That took me a long time to put together back in the day, but fortunately you don’t have to know all that code anymore. In fact, Launch Center Pro has an Action Composer that allows you to build actions without knowing any code, but it’s limited to basic system actions and third party apps that built in support for this launcher utility. Where Launch Center Pro really shines though is as a quick launch interface for more complex actions. Here’s an example of what my main Launch Center Pro window looks like:
On the surface, it might appear that Workflow and Launch Center Pro serve similar functions, and that can be true to a certain degree. The main difference is that Workflow gives you much more granular control over the automation process, and Launch Center Pro offers a much cleaner quick launch interface. Workflow is for automating actions on your iOS device, and Launch Center Pro is for quickly launching those actions. For example, you might have noticed the buttons labeled “Perspectives” or “Contexts” on my Launch Center Pro screen – those are actually folders with quick links directly to my OmniFocus contexts & perspectives on my iOS device (here’s the Michael Schechter post that taught me how to do it in case you’re interested). I just select the appropriate item, it opens OmniFocus and takes me right to that context/perspective.
Now imagine that you have Launch Center Pro full of quick links to your workflows. That’d be pretty cool, right? It also sounds like it’d be a lot of work to set that all up in two places, but fortunately you don’t have to do that. Workflow allows you to export a workflow directly to Launch Center Pro – just select the “Add to Launch Center” option from the settings screen for your workflow:
This will open up Launch Center Pro and you’ll see an “Incoming Action” dialog:
Just select “Add Action” and pick a place to put it and the workflow will automatically be saved to Launch Center Pro:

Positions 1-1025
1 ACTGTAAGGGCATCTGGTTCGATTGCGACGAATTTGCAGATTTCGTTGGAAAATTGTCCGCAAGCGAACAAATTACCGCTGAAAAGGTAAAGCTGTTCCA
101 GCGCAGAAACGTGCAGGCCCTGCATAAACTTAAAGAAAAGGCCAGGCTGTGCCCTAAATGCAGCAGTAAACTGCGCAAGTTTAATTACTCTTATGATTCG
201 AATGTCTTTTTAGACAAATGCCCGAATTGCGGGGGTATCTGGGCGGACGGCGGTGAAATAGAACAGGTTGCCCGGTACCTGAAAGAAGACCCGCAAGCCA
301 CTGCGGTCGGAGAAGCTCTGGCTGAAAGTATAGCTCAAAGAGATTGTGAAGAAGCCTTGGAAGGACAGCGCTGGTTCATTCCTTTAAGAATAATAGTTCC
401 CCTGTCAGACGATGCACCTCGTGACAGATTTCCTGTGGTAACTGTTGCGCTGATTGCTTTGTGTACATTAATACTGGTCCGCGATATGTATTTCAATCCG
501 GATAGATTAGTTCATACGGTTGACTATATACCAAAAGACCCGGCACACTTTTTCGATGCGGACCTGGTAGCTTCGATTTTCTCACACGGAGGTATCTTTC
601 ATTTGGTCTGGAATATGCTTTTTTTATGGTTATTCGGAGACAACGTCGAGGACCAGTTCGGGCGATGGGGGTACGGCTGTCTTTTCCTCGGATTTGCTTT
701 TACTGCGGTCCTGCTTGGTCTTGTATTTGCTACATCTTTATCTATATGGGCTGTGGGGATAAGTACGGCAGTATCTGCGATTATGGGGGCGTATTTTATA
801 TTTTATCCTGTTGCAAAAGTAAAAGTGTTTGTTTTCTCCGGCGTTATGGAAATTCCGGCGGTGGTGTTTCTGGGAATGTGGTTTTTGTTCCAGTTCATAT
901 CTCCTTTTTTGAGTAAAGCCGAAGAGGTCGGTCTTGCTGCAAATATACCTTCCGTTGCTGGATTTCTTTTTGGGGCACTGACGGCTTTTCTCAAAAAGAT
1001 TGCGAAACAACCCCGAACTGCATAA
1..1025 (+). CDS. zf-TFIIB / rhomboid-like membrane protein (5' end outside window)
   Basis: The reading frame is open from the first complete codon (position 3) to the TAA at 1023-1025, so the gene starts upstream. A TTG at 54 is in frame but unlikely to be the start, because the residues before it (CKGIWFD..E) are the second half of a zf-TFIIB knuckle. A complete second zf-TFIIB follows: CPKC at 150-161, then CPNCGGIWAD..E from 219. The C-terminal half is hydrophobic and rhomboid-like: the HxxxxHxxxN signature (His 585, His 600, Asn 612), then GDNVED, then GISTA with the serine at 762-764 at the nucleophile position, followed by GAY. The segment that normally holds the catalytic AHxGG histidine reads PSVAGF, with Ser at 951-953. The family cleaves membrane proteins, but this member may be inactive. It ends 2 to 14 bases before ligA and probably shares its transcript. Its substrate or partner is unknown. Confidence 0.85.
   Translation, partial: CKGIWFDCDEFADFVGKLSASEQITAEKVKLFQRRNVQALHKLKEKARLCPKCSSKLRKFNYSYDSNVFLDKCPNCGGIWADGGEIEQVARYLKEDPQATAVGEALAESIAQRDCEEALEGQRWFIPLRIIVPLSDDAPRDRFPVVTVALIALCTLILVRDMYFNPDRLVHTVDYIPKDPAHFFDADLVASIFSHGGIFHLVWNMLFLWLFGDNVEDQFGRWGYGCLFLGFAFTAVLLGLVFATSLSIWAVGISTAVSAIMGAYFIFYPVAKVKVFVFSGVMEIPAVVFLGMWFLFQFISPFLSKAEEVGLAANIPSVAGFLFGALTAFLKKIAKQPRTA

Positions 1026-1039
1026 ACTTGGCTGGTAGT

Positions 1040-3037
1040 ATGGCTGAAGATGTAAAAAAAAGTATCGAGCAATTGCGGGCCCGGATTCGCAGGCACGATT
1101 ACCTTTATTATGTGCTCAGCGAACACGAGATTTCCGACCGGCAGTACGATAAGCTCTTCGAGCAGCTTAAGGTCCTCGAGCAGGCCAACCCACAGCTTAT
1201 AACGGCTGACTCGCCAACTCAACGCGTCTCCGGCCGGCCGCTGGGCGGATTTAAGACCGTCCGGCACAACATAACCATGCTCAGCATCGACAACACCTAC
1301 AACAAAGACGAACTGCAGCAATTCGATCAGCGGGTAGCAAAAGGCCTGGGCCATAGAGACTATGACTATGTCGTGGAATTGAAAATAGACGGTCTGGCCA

Now you can launch the workflow by selecting it from Launch Center Pro.
Sharing is Caring
One of the coolest things about Workflow is how easy it is to share your workflows once you create them. Just go to the “Settings” screen and press the “Share Workflow” button.
The share sheet will open with several options for sharing your workflow, the most basic of which is “Copy Link.” This creates a unique Workflow URL that you can share, and all you need to do to install a workflow like this is just open the URL (on your iOS device) and the workflow will automatically be installed.
This is great because you don’t need to understand all the specifics about how a workflow works in order to actually use it. Why reinvent the wheel when a lot of very smart people have been creating and sharing workflows on the internet already?
10 Useful Workflows to Get You Started
So with that in mind, here are 10 basic workflows to get you started. All you need to do to install these is open them on your iOS device.
- Upload Last Photo to Dropbox – this workflow takes the last photo taken and uploads it to your Dropbox account (you can pick the folder where it saves the image) and copies the URL to share the file to your clipboard.
- Tip Calculator – this simple workflow creates a handy tip calculator where you enter the bill amount and it tells you how much to tip (don’t be stingy!)
- Cloud File Picker – this workflow allows you to pick a file from iCloud, Dropbox, Google Drive, etc. and open it on your iOS device by picking the app you want to open it in.
- QR Code Reader – this is a basic workflow that allows you to scan and open QR codes.
- Make PDF – this workflow takes rich text or URLs and makes a PDF out of the selected content.
- Shorten URL – this workflow shortens the currently selected URL.
- Save from Instagram – this workflow allows you to download images from Instagram by selecting the 3 dots and selecting “Copy Share URL” then running this workflow.
- Airdrop & Delete Screenshot – this workflow takes your last screenshot from your iOS device and sends it to your Mac using AirDrop, then deletes the screenshot from your iOS device (keeping your photos clean).
- Open in Chrome – this simple workflow simply takes the current URL and opens it in Chrome instead of Safari.
- Get Lyrics From Currently Playing Song – this workflow takes the currently playing artist and song from the Music app and finds the lyrics via a Google search.
There are a lot of other great workflows available to download through Workflow’s built-in Gallery.
10 More Great Workflows From Around the Web
If you want some more awesome workflows, these are 10 of my favorites from around the web. These workflows are a bit more advanced, and I’ve included links to the author’s site where I could find them that offer more detailed explanations of what the workflows actually do. You might need to customize these a little bit, so if you need some help getting these up and running I highly recommend you check out the author’s site if you’re interested in really making these work for you.